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Destroyed Timbuktu Mausoleums Rise Again

  • Katarina Hoije

People attending a ceremony stand near a mausoleum that was restored in Timbuktu, Mali, July 18, 2015.

People attending a ceremony stand near a mausoleum that was restored in Timbuktu, Mali, July 18, 2015.

Timbuktu’s historic mausoleums, destroyed during the Islamist occupation of the city in northern Mali, have risen from the ruins. Local builders pressed ahead with efforts to rebuild the structures even as the U.N. struggles to raise money for the campaign.

Alasane Hassey, the head mason of Timbuktu, gently unwraps a piece of his turban.

“This is a half a meter. Unfolded, it’s one meter," he said. "Before the French arrived and we switched to the metric system, builders used their turbans to measure the houses.”

When efforts by the U.N. to restore the mausoleums destroyed by the jihadists dragged on, Hassey, a traditional builder, decided to take matters into his own hands.

Timbuktu. Mali

Timbuktu. Mali

Intensive rebuilding

Starting with the library next to the historic Djingareyber mosque, he began to rebuild what the occupiers had torn down.

“When they began their destruction of Timbuktu we, the population, suffered," he said. "We tried to tell them that this is part of the world heritage, but they wouldn’t listen, and you don’t fight someone holding gun. When the Islamists finally left, we didn’t have the means to rebuild the mausoleums,” said Hassey.

The jihadists destroyed a total of 14 mausoleums in Timbuktu during their occupation of the city, and others in northern Mali during 2012.

Last week, an alleged Islamic fighter charged with the destruction of the mausoleums and a mosque appeared at the International Criminal Court. The 40-year-old civil servant is the first suspect in the court's custody charged with the war crime of attacking religious or historical monuments.

Ahmad Al Mahdi Al Faqi, left, enters the court room for his initial appearance at the International Criminal Court in The Hague, Netherlands, Sept. 30, 2015.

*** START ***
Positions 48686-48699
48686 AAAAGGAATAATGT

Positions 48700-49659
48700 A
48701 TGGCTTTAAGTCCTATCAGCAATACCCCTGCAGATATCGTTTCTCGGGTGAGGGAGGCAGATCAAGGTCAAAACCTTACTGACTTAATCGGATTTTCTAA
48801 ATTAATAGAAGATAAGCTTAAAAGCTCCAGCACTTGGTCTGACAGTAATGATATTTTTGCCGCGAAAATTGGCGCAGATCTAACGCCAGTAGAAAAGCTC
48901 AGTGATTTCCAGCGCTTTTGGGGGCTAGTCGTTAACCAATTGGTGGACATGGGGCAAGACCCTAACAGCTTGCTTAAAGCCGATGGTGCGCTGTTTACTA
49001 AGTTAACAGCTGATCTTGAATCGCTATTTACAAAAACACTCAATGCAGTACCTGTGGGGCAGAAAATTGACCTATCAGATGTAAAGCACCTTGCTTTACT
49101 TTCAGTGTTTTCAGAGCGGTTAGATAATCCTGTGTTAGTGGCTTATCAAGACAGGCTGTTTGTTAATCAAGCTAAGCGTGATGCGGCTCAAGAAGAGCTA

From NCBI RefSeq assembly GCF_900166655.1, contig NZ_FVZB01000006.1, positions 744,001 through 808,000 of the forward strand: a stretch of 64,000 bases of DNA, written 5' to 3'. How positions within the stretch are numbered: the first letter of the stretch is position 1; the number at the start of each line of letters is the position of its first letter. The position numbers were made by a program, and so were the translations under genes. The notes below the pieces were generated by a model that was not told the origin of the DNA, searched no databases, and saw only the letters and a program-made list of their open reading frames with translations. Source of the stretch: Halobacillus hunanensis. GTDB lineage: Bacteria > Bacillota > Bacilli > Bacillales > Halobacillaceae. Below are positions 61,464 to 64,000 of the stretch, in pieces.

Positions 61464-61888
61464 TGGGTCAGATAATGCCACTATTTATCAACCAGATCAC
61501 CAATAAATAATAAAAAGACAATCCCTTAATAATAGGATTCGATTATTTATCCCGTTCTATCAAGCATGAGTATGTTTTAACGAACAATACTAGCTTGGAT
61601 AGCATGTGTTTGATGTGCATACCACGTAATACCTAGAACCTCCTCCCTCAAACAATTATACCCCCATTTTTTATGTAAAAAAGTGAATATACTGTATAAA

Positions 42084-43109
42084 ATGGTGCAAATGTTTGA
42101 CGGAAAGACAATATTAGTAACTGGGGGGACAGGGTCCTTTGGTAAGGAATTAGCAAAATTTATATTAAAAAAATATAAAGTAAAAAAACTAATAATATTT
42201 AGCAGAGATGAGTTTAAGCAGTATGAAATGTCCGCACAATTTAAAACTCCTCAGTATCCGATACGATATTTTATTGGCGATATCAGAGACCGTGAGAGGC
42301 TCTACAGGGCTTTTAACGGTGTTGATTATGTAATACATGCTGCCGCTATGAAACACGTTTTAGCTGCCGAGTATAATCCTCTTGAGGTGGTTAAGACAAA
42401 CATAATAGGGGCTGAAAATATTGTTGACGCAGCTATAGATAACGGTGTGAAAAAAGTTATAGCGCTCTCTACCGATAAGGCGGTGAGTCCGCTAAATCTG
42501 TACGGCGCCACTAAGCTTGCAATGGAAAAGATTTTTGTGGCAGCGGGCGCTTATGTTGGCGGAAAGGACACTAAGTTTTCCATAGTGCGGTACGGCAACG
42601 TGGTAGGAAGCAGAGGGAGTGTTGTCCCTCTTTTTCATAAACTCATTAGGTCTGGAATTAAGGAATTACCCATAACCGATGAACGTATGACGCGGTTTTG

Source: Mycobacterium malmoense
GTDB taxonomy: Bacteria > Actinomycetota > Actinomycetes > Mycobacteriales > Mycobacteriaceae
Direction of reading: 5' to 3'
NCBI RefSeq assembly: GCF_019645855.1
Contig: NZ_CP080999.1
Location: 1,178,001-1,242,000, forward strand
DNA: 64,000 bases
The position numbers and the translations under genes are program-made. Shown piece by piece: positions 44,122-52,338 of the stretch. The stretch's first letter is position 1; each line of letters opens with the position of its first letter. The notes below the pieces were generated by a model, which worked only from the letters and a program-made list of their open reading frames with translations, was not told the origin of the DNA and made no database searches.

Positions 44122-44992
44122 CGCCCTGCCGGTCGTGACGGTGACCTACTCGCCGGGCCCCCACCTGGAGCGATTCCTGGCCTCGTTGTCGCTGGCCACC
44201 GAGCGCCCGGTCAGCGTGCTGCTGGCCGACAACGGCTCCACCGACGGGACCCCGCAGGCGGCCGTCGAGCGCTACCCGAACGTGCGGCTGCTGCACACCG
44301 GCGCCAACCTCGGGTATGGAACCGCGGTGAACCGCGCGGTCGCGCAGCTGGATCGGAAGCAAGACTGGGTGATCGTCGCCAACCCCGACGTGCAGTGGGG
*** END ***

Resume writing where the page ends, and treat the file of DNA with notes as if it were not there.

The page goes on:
Ahmad Al Mahdi Al Faqi, left, enters the court room for his initial appearance at the International Criminal Court in The Hague, Netherlands, Sept. 30, 2015.


Human rights groups have welcomed the arrest of the alleged attacker, while urging prosecutors to file more charges against him, including rape and forced marriage.

“The Islamists took what they wanted, they looted and pillaged, but they also committed crimes that were far more serious than the burning of, for example, the manuscripts,” said Mahamane Diallo, the caretaker of a small library in Timbuktu.

Timbuktu is a historic center of Islamic learning and is listed as a World Heritage Site. When the jihadists forced their harsh version of Islamic law on the population, they also took away part of the city’s soul, said Ibrahima Fofana with the government’s world heritage department.

“Social and financial structures were disrupted during the occupation," he said. "It's not just about restoring historic buildings, but to regain our heritage and the way citizens included the mausoleums into their daily life.”

Ongoing restoration

The mausoleums have been restored. What's left is a monument, the mosque and manuscripts.

The next phase of the restoration will start in October, after the rainy season ends, but Hassey can not say how long the project will actually take.

UNESCO is attempting to raise $11 million to help restore Timbuktu's cultural treasures. Six months after announcing the project, UNESCO has raised only $3 million, less than one-third of the goal.

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